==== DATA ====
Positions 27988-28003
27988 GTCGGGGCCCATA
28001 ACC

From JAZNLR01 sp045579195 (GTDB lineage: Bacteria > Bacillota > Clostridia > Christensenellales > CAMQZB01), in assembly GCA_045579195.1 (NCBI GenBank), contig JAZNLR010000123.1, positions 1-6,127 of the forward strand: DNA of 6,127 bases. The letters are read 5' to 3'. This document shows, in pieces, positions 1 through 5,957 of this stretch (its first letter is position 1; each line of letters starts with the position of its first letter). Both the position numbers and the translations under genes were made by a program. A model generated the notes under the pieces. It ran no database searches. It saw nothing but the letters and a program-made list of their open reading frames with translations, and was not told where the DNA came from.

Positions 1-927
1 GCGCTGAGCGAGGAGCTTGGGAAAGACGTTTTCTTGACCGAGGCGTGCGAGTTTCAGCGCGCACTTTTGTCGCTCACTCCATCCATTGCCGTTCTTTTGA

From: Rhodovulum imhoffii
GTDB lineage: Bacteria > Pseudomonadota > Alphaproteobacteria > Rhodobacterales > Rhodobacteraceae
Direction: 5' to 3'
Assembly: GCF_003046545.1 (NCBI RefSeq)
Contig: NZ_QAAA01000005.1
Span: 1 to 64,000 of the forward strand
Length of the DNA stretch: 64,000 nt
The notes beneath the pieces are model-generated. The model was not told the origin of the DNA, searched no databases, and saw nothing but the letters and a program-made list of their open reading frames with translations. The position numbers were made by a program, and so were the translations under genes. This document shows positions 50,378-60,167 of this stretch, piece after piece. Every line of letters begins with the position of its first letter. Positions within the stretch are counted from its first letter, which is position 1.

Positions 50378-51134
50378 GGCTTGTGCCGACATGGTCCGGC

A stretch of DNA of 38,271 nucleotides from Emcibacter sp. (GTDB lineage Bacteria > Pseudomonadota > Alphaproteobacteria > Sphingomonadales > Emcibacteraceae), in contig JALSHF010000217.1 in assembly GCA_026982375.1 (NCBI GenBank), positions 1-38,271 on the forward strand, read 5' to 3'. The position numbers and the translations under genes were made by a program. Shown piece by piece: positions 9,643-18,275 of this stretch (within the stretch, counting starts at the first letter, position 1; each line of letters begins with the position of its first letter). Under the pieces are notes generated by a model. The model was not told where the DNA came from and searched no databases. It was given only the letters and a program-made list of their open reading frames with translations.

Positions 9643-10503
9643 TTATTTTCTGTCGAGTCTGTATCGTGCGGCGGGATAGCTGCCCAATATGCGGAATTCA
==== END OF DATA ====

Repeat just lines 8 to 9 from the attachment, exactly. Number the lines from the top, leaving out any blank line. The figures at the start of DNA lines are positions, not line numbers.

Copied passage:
GTDB lineage: Bacteria > Pseudomonadota > Alphaproteobacteria > Rhodobacterales > Rhodobacteraceae
Direction: 5' to 3'